Philip Tadros, founder of Bow Truss Coffee Roasters

Kapos: Bow Truss Coffee owner sues investor

SHARE Kapos: Bow Truss Coffee owner sues investor
SHARE Kapos: Bow Truss Coffee owner sues investor

A war percolating between the owner of Bow Truss Coffee Roasters and a Chicago investor has moved to the courts.

Philip Tadros, owner of Bow Truss and other food and beverage shops in Chicago, has sued Alan Matthew, a venture capitalist who invested $25,000 in Bow Truss and tens of thousands more in other startups headed by Tadros.

In the lawsuit, Tadros says Matthew breached his fiduciary duty as a company shareholder and defamed Tadros publicly. Tadros is seeking in excess of $50,000 in damages.

Tadros told me he’s suing “to draw a legal line and document what (Matthew) has done, and let the courts decide what he owes us in damages.”

Matthew didn’t immediately respond to a request for comment.

In the suit filed in the Cook County Circuit Court, Tadros says Matthew invested in Tadros’ companies over three years. Their business relationship “began to sour,” the filing says, when “Matthew apparently became dissatisfied with the return on his investments.”

The lawsuit says Matthew publicly criticized Tadros in a story in July by the weekly Crain’s business magazine and on social media. The lawsuit also accuses Matthew of disclosing confidential documents “that were otherwise only available to officers and investors of Mr. Tadros’ businesses.”

That’s a breach of fiduciary duty by a stockholder, the lawsuit contends.

The lawsuit accuses Matthew of making public statements that are “knowingly false” and with “malice.”

It adds that the comments damaged Tadros’s reputation and scared off business, including from Hilton hotels, the Merchandise Mart, the University of Chicago and Whole Foods.

$2 million gift endows Nick Cave’s professorship

Artist Nick Cave | School of the Art Institute

Artist Nick Cave | School of the Art Institute

Stephanie and Bill Sick, two longtime supporters of the arts, have donated $2 million to create a professorship at the School of the Art Institute, and renowned Chicago artist Nick Cave is its first recipient.

Cave is famed for creating “Soundsuits,” wearable art that calls attention to race and identify.

The Sicks have long admired Cave’s work. Their gift will endow a full professorship for faculty members in any of the school’s 33 undergraduate and graduate degree programs.

Cave has been a faculty member at the school for more than 25 years and helped establish its graduate program in fashion design.

Bill Sick is chairman and CEO of Business Resources International, a tech firm. Stephanie Sick is a member of the school’s board of governors.

Honors for reviving the Strand

Peter Holsten

Peter Holsten

When Peter Holsten took the stage the other day to receive honors for rehabbing the Strand Hotel, there was a slight stir in the audience.

“I’m surprised the Strand beat out London House for the top award,” whispered a guest at Landmarks Illinois’ Richard H. Driehaus Foundation Preservation Awards. Holsten was honored for “project of the year.”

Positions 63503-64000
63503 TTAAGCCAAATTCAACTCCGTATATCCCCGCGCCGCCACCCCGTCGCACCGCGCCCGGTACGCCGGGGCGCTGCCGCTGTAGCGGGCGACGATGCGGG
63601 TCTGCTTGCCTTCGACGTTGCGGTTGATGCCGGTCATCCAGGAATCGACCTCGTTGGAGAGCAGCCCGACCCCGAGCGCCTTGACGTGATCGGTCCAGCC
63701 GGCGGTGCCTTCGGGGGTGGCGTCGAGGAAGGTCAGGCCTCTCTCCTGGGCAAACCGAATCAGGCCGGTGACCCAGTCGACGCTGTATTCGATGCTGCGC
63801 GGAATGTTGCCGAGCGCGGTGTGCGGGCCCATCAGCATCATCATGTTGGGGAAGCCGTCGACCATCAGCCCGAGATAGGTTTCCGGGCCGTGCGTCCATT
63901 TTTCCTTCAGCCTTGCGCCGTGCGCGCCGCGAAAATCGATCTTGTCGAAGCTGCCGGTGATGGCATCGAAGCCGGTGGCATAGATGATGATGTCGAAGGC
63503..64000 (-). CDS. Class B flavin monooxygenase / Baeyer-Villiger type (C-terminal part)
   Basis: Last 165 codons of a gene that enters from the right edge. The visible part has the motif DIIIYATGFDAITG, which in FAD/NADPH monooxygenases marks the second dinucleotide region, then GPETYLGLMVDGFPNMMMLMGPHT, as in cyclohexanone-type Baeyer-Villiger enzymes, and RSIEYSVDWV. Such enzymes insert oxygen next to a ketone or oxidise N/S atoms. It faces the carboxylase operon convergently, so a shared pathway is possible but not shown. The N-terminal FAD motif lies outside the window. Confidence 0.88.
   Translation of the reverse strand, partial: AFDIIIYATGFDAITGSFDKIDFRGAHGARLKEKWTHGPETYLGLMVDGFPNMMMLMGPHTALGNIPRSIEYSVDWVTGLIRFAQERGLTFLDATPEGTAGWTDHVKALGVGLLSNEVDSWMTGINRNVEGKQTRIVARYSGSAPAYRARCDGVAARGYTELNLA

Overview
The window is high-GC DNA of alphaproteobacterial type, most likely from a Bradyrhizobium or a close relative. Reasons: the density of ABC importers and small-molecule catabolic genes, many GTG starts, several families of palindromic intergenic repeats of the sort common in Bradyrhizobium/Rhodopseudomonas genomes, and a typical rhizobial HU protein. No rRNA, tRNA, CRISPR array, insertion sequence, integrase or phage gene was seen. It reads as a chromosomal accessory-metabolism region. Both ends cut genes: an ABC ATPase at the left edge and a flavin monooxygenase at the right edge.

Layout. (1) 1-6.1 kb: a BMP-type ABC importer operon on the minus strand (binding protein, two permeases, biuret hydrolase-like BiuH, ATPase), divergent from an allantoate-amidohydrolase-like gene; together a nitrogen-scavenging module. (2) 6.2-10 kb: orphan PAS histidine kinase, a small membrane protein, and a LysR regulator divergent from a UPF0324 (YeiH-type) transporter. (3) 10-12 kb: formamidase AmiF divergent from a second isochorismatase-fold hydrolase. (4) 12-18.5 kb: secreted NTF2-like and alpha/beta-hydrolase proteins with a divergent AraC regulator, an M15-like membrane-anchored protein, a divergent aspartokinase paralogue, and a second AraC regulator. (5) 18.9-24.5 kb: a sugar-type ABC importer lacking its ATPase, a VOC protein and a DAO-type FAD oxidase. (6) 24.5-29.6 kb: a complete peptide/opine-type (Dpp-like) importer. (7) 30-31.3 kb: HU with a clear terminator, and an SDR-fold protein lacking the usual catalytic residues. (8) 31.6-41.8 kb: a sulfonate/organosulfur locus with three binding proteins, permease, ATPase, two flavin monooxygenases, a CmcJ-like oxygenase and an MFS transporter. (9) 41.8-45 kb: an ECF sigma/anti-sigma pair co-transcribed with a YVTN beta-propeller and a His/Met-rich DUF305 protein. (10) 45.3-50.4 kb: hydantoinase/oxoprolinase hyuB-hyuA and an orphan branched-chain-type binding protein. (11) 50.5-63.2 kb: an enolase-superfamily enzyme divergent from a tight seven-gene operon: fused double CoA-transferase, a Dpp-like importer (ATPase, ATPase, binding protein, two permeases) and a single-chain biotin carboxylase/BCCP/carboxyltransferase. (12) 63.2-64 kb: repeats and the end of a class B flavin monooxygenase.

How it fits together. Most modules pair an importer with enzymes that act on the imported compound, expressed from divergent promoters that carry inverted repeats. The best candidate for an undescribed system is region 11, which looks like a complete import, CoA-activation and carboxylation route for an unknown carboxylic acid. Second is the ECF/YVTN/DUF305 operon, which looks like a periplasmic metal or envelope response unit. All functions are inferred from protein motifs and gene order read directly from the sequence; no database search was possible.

They haven’t seen the Strand, a Classical Revival building in Woodlawn and once a center of the jazz scene. Holsten paid $1 for the abandoned property and refurbished it into a grand apartment building.

Before he accepted his honors, I talked with Holsten about his career in bringing life to buildings in struggling neighborhoods.

“It’s a core value of mine,” he said. It started early in his career when he bought a small apartment building in Albany Park because “I could afford it. I didn’t realize I’d specialize in it.”

His Holsten Real Estate Development Corp. has developed affordable housing projects all over town, including in the Cabrini Green area. He’s working on the Lawson House YMCA.

The photographer who lets things fly

Kentaro Yamada, once an aspiring high-jumper in Japan, now spends his spare time photographing people with levitating objects.

“I want to provide positive images to counter negative news and add values to lives,” he says of his hobby-turned-passion.

Yamada has photographed restaurateurs, business executives, entrepreneurs and every-day folks. Cars seem to float mid-air in a photo of an auto repairman. Restaurateur Alpana Singh smiles as a fork and plate hover mid-air; Black Ensemble Theater CEO Jackie Taylor juggles a program; a bottle of rum pours in front of Atomic Hospitality CEO Marc Bushala and the most adorable puppy floats in a photo featuring Paws founder Paula Fasseas. They’re all featured on his blog, The Uplifted.

By day, Yamada works as a translation project manager for CME Group’s online marketing team.

Yamada, 41, moved to the United States when he was 18 and graduated from the University of Wisconsin in Madison with a degree in international relations. He’s lived in the Chicago area ever since.

After being laid off from a job four years ago, a friend told Yamada to take advantage of the moment. “He said ‘These things can turn your life around.’ That stayed with me,” Yamada said.

He took up photography soon after, trying everything from wedding photos to landscapes.

Photographer Kentaro Yamada | Provided photo

Photographer Kentaro Yamada | Provided photo

Read more Taking Names at shiakapos.com

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